Tag Archives: energy

The Growth of Hierarchy and the Death of the Free Market

October 29, 2019

Originally published on Economics from the Top Down. Do you believe in free markets? Do you think that unfettered competition is the best way to organize society? If so, this post is intended to shake your faith. No, I’m not going to argue that free markets are bad. Instead, I’m going to show you some … Read More

Energy and the Size Distribution of Firms

October 20, 2019

Originally published on Economics from the Top Down. In this post, I’m going to return to the relation between energy and institution size. When we left off last time (in Groping in the Dark), I had described my struggle to understand how the size of firms and governments changes with energy use. It took me … Read More

Fix, ‘Energy, Hierarchy and the Origin of Inequality’

April 25, 2019

ABSTRACT Where should we look to understand the origin of inequality? I propose an unusual window of evidence — modern societies. I hypothesize that evidence for the origin of inequality is encoded in the institutional structure of industrial societies. To test this idea, I use a model to project modern trends into the past. This … Read More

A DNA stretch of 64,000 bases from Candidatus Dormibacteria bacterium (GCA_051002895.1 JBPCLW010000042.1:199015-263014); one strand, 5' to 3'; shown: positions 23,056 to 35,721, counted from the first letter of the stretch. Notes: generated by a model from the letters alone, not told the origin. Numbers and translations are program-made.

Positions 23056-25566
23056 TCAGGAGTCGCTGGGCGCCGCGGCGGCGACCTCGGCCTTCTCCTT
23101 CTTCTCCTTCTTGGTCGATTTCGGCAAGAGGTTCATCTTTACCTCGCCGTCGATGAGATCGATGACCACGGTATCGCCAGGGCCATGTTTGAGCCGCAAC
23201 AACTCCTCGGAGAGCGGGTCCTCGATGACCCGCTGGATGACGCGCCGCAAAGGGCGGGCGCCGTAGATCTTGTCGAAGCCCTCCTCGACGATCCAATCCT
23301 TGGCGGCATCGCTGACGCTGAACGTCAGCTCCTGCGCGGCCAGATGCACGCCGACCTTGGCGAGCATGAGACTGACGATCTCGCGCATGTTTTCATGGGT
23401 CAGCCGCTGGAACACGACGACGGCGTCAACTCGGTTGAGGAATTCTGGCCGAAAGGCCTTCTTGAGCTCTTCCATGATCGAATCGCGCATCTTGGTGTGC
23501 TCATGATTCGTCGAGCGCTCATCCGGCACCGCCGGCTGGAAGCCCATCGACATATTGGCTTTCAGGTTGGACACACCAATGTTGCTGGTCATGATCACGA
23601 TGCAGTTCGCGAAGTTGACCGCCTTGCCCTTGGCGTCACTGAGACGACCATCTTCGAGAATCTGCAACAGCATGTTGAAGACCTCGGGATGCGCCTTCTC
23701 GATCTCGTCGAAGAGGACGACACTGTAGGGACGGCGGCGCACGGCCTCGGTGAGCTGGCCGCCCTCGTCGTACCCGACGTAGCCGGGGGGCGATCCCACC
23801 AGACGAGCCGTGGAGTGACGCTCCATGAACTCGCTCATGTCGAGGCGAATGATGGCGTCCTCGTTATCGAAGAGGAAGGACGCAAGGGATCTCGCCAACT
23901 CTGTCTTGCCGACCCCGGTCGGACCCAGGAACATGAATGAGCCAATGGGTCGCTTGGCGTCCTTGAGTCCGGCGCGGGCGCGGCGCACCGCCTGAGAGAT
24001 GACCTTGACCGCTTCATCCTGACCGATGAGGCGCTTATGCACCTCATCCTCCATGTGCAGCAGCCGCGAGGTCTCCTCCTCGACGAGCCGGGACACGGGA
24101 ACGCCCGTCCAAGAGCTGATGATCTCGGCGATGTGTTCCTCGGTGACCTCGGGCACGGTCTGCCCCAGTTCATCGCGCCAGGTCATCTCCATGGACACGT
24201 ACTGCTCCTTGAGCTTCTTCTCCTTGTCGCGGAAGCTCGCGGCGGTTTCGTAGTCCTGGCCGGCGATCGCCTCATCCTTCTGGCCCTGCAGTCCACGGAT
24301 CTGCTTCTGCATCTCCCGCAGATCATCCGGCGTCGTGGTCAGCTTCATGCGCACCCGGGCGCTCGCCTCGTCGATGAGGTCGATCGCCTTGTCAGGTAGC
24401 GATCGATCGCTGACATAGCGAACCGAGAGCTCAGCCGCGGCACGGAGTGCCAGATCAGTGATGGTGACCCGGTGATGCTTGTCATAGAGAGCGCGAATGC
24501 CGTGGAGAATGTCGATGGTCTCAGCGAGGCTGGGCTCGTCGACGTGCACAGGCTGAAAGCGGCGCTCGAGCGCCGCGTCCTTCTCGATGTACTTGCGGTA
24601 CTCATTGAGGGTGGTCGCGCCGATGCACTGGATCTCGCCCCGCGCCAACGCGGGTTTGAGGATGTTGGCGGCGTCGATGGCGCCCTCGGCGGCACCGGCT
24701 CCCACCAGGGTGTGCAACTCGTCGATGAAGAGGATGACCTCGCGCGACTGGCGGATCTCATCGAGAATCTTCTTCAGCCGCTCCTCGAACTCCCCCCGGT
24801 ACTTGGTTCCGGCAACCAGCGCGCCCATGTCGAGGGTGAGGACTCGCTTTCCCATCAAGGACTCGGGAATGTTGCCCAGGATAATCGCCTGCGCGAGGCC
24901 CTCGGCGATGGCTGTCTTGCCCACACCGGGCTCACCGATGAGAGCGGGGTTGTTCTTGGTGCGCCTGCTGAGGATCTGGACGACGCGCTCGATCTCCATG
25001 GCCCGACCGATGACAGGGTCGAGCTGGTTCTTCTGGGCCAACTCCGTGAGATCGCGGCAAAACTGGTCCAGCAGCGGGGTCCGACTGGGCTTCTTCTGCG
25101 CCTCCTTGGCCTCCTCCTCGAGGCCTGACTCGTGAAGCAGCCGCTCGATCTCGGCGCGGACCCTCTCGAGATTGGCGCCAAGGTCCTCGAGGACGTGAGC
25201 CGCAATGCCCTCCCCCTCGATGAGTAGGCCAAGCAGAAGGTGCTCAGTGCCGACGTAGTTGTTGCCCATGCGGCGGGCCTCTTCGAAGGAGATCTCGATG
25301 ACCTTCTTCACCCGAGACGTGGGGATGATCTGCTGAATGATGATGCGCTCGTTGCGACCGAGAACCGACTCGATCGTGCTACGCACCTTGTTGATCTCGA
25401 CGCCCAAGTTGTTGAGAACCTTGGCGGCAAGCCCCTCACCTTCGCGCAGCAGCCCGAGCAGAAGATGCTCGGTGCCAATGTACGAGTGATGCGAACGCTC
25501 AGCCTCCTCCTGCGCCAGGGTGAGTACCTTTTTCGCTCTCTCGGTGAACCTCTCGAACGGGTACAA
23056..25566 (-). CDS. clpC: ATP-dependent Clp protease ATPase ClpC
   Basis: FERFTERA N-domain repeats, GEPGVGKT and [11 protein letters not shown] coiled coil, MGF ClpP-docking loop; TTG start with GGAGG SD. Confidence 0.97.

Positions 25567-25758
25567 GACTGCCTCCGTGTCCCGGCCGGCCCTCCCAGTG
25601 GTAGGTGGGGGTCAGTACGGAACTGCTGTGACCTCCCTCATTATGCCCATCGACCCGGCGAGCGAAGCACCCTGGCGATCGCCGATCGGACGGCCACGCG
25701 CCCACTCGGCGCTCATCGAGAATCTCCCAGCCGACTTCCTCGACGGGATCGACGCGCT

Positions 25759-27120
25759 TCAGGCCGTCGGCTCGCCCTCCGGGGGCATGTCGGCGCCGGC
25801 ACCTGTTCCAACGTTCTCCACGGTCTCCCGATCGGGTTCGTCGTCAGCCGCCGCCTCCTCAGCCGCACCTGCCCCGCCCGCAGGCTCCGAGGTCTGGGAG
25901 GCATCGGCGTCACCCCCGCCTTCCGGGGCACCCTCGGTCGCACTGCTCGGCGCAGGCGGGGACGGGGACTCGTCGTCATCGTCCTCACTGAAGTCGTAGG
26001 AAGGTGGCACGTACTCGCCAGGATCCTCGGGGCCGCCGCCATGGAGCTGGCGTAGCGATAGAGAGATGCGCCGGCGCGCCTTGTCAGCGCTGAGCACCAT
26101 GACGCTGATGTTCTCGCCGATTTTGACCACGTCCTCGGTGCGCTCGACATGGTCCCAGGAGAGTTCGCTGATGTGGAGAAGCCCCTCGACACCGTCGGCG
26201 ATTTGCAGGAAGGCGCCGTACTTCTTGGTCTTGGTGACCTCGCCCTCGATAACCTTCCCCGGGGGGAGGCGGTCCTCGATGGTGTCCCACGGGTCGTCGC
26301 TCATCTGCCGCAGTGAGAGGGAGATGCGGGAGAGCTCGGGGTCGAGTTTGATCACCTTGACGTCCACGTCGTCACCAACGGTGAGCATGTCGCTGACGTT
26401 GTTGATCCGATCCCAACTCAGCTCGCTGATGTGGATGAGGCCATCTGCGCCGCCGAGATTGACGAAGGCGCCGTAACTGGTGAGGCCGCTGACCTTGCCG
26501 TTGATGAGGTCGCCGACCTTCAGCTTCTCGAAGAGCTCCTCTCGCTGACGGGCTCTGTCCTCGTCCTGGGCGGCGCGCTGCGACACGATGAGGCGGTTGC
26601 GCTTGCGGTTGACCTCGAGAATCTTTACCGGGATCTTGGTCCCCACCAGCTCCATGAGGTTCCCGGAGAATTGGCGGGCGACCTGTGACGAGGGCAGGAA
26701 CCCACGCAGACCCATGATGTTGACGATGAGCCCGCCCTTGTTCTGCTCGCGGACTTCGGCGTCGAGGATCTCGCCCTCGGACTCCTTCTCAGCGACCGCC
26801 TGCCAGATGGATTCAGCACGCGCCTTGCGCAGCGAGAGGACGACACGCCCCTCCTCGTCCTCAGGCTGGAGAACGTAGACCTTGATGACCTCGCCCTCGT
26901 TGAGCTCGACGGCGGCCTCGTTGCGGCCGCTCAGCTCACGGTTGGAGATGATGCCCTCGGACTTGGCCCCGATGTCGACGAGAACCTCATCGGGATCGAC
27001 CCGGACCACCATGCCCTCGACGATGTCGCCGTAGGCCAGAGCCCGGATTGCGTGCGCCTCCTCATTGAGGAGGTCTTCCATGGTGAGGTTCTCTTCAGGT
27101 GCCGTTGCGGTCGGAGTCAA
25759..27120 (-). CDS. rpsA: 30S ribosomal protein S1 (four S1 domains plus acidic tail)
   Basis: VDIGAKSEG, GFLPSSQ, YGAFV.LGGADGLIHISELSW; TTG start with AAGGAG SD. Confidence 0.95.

No. 2017/02: Bichler & Nitzan, ‘Growing through Sabotage’

July 14, 2017

According to the theory of capital as power, capitalism, like any other mode of power, is born through sabotage and lives in chains – and yet everywhere we look we see it grow and expand. What explains this apparent puzzle of ‘growth in the midst of sabotage’? The answer, we argue, begins with the very … Read More

Fix, ‘Energy and Institution Size’

February 10, 2017

ABSTRACT Why do institutions grow? Despite nearly a century of scientific effort, there remains little consensus on this topic. This paper offers a new approach that focuses on energy consumption. A systematic relation exists between institution size and energy consumption per capita: as energy consumption increases, institutions become larger. I hypothesize that this relation results … Read More

No. 2016/03: Di Muzio and Dow, “Uneven and Combined Confusion: On the Geopolitical Origins of Capitalism and the Rise of the West”

June 11, 2016

This article offers a critique of Alexander Anievas and Kerem Nişancioğlu’s How the West Came to Rule: The Geopolitical Origins of Capitalism. We argue that while all historiography features a number of silences, shortcomings or omissions, the omissions in How the West Came to Rule lead to a mistaken view of the emergence of capitalism. … Read More